Impact of Race/Ethnicity and Socioeconomic Status on Risk-Adjusted Hospital Readmission Rates Following Hip and Knee Arthroplasty

Published in: The Journal of Bone and Joint Surgery, v. 98, no. 16, Aug. 2016, p. 1385-1391

Posted on on September 13, 2016

by Grant R. Martsolf, Marguerite L. Barrett, Audrey J. Weiss, Ryan Kandrack, Raynard Washington, Ateev Mehrotra, Nelson F. SooHoo, Rosanna M. Coffey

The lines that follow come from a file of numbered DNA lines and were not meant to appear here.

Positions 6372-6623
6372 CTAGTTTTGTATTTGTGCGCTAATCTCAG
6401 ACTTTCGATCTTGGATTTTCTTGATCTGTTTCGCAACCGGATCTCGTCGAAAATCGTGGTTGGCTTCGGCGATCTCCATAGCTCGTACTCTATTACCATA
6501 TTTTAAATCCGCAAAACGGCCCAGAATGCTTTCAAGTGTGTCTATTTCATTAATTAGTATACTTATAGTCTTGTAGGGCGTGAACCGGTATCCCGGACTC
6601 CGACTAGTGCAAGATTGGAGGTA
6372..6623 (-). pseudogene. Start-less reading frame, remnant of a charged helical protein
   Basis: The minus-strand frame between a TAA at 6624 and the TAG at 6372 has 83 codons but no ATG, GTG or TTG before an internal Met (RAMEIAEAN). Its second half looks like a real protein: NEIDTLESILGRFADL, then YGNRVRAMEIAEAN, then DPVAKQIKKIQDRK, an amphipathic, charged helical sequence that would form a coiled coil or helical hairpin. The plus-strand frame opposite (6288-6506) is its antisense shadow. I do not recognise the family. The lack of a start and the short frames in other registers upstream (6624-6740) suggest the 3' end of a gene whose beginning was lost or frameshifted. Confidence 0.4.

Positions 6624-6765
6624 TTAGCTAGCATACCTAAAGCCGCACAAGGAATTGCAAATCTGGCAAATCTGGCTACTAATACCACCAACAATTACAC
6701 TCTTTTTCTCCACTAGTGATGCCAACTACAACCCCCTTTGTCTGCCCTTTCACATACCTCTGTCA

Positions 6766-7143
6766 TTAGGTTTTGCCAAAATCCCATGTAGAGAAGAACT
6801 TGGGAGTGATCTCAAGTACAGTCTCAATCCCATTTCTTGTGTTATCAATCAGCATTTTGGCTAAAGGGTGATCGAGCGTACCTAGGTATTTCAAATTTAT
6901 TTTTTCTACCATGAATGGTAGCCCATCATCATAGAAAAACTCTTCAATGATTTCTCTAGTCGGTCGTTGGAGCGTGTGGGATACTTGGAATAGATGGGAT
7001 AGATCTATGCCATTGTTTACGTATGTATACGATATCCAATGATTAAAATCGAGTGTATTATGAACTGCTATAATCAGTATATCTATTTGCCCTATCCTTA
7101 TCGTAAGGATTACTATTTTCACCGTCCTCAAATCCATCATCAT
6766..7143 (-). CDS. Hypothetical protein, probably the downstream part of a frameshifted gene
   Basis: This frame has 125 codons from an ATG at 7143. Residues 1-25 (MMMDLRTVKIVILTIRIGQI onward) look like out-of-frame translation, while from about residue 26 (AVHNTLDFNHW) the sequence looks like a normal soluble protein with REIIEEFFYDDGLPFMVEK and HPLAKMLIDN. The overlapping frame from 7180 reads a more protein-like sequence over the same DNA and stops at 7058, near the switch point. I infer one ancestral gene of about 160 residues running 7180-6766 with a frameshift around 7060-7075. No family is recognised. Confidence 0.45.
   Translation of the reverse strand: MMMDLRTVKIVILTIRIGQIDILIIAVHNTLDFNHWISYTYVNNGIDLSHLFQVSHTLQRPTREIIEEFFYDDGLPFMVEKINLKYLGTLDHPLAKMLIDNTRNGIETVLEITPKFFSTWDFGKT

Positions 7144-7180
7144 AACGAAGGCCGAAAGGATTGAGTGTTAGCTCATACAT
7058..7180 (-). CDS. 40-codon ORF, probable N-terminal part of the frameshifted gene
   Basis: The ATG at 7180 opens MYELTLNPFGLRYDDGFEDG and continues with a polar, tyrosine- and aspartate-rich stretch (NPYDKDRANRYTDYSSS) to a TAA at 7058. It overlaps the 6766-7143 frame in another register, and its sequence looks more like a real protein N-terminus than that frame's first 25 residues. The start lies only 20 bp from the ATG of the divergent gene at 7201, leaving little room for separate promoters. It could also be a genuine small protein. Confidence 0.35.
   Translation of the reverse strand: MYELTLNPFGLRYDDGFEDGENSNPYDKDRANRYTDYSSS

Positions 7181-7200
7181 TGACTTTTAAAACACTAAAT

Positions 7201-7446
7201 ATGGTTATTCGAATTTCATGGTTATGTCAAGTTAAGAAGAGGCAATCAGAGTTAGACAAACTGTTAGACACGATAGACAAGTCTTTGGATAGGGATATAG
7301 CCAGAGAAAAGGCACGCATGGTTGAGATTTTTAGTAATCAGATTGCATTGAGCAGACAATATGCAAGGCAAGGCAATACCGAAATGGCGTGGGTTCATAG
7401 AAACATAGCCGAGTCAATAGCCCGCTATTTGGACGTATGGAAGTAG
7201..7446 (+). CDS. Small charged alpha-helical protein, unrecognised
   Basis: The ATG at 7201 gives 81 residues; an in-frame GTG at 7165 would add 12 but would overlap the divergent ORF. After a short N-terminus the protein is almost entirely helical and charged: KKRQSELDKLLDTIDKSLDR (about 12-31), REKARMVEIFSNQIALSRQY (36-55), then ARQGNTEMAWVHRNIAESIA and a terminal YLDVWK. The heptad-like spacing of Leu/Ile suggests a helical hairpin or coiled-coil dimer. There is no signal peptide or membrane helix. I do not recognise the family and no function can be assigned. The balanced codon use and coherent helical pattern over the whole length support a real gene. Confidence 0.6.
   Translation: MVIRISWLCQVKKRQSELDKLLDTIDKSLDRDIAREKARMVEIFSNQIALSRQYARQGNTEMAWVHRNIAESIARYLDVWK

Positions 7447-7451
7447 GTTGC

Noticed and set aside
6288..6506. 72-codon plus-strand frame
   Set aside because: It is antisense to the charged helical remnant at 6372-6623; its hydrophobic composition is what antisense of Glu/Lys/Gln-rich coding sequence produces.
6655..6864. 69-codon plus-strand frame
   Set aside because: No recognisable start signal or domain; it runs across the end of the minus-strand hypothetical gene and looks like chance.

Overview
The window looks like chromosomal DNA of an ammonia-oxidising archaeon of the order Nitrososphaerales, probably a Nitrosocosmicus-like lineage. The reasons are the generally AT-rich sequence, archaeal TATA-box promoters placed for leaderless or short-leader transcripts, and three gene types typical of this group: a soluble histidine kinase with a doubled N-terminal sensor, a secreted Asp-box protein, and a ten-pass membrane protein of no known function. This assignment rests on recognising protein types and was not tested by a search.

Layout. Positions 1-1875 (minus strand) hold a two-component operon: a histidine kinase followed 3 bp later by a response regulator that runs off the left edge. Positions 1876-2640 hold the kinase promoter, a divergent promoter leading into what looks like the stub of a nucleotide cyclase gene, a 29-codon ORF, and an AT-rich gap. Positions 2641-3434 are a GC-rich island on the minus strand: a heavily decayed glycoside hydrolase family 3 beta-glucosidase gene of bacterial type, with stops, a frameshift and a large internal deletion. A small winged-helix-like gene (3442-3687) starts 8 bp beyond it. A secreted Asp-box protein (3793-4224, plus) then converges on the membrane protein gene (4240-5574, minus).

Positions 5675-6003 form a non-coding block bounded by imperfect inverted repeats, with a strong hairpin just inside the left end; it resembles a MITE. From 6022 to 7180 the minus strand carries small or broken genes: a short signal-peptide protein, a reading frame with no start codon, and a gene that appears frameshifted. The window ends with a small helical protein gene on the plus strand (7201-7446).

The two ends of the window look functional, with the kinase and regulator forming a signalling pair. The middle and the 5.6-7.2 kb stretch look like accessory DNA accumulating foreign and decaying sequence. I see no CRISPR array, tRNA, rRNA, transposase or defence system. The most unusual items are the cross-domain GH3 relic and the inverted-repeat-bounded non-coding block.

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BACKGROUND: Readmission rates following total hip arthroplasty (THA) and total knee arthroplasty (TKA) are increasingly used to measure hospital performance. Readmission rates that are not adjusted for race/ethnicity and socioeconomic status, patient risk factors beyond a hospital's control, may not accurately reflect a hospital's performance. In this study, we examined the extent to which risk-adjusting for race/ethnicity and socioeconomic status affected hospital performance in terms of readmission rates following THA and TKA. METHODS: We calculated 2 sets of risk-adjusted readmission rates by (1) using the Centers for Medicare & Medicaid Services standard risk-adjustment algorithm that incorporates patient age, sex, comorbidities, and hospital effects and (2) adding race/ethnicity and socioeconomic status to the model. Using data from the Healthcare Cost and Utilization Project, 2011 State Inpatient Databases, we compared the relative performances of 1,194 hospitals across the 2 methods. RESULTS: Addition of race/ethnicity and socioeconomic status to the risk-adjustment algorithm resulted in (1) little or no change in the risk-adjusted readmission rates at nearly all hospitals; (2) no change in the designation of the readmission rate as better, worse, or not different from the population mean at >99% of the hospitals; and (3) no change in the excess readmission ratio at >97% of the hospitals. CONCLUSIONS: Inclusion of race/ethnicity and socioeconomic status in the risk-adjustment algorithm led to a relative-performance change in readmission rates following THA and TKA at <3% of the hospitals. We believe that policymakers and payers should consider this result when deciding whether to include race/ethnicity and socioeconomic status in risk-adjusted THA and TKA readmission rates used for hospital accountability, payment, and public reporting.

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